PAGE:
Gainsborough's portraiture: Establishing the natural order

Washington Post Staff Writer
Tuesday, December 28, 2010; 5:19 PM

Every day this week, art critic Blake Gopnik is discussing a work from the Mantel Room at the Corcoran Gallery of Art.

Day Three: Thomas Gainsborough's portrait of Lord and Lady de Dunstanville

It is amazing how views of people in places can mean so many different things and generate such different art. I'm going to stay with people-in-place pictures this week at the Corcoran.

On Tuesday, I looked at a pair of pictures of a couple from the proud Dutch bourgeoisie, painted by Gerard ter Borch circa 1666. For Wednesday, I'll move forward a century, across the channel to England and up the social ladder to Lord and Lady de Dunstanville, painted by Thomas Gainsborough around 1786.

The difference could not be more striking.

Ter Borch painted modest portraits set in the domestic realm and scaled them to suit that setting: The portraits themselves depict the kind of middle-class spaces they're destined to hang in. Gainsborough heads in a very different direction: He paints big pictures meant for fancy aristocratic rooms but sets his sitters out in untamed nature.

I don't think it is too much of a stretch to say that the paintings' aim is to make the very idea of an aristocracy seem part of the natural order of things. Some scholars have said that the idea of "nature," as distinct from the world of humans, is only born around this time, and had special currency in the United Kingdom. (Think of England's wild, "natural" gardens.) That may be because England was the first country to industrialize itself into so thoroughly "unnatural" a state. And along with industrialization came new chances to earn money for people who had no inborn right to an aristocrat's "natural" authority, and no contact with the natural world of land and farming that aristocracy had once been built around. A fine Gainsborough portrait could close the gap between such newcomers and the state of nature that British society imagined for itself.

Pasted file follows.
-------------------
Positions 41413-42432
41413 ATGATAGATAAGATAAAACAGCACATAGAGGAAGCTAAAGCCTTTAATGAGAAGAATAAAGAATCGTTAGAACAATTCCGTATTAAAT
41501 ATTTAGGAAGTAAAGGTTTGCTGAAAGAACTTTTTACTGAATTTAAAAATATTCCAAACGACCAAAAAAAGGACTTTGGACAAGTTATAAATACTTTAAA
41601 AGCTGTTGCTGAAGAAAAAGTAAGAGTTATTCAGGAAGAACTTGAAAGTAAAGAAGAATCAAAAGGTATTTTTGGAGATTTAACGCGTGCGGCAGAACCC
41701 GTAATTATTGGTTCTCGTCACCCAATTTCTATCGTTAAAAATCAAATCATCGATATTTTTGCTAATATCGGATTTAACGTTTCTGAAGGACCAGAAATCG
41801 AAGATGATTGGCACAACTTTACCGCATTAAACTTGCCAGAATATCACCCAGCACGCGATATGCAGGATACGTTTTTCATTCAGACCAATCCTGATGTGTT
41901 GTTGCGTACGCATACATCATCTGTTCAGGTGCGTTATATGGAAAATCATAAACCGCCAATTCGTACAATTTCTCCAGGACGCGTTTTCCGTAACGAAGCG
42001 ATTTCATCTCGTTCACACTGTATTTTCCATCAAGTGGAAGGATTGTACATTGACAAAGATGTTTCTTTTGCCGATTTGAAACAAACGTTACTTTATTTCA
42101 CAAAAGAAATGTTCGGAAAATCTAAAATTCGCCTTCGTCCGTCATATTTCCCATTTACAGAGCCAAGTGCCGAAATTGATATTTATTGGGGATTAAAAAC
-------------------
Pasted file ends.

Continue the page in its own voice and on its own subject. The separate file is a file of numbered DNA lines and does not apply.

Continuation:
Gainsborough's wonderful portraits of Francis Basset, Lord de Dunstanville, and his wife Frances Susanna give the perfect example of such newcomers, naturalized.

Despite the fancy name attached to his portrait, with its Norman Conquest ring, Basset was born a commoner, the son of a wealthy, venerable but untitled family from the far west of England. When this painting was made, he was about 30 years old and had yet to be elevated to the House of Lords. He'd risen only as high as a baronetcy, awarded to him in 1779 after he'd arranged for a crowd of Cornish tin miners to rush to the defense of Plymouth, under threat from the Spanish and French fleets. Basset went on to win distinction, and eventually the fanciful, fabricated de Dunstanville lordship, as a stalwart conservative in the House of Commons.

Even as a young man, says his obituary in the 1835 "Gentleman's Magazine," he had realized that "the human faculties are unequal to the formation of systems a priori," and so need to be governed instead by how things have always been done. (Sticking to his principles, he remained a holdout against peace with the upstarts of Britain's American colonies, who refused to be governed as every Englishman had been before.)

Gainsborough's pictures of Basset and his wife go some way toward establishing the couple's place in the tidy, natural unfolding of things. Basset looks as necessary an element of Britishness as the gently ruffled countryside he's standing in. Frances Susanna, in her flowing silks and lace, looks at one with the burbling brooks of British pastoral poetry. The feathers on her hat and in her hand might as well have fallen from some passing bird - or maybe, birdlike, she has grown them herself.

The governing cliche about Gainsborough's touch and painting style is that it is "feathery," and maybe that comes closer to being fact than metaphor. The tumble of his brushwork across people and the landscape around them ties the two together into an indissoluble, natural whole, clad in paint as a bird wears its plumage.

Gainsborough had always been a lousy figure painter; facial detail and accurate anatomy were not among his skills. He made up for his shortcomings by figuring out that, in the England of his day, he could take the vagueness painters had always used for distant grass and trees and spread it across all the subjects he painted. His portraits, rendered in earth browns and leaf greens, have none of the straight lines or crass edges of industry - of the new mines and railroads, for instance, that the Bassets promoted - but only the flutter and charm of a soft day's walk among sheep.

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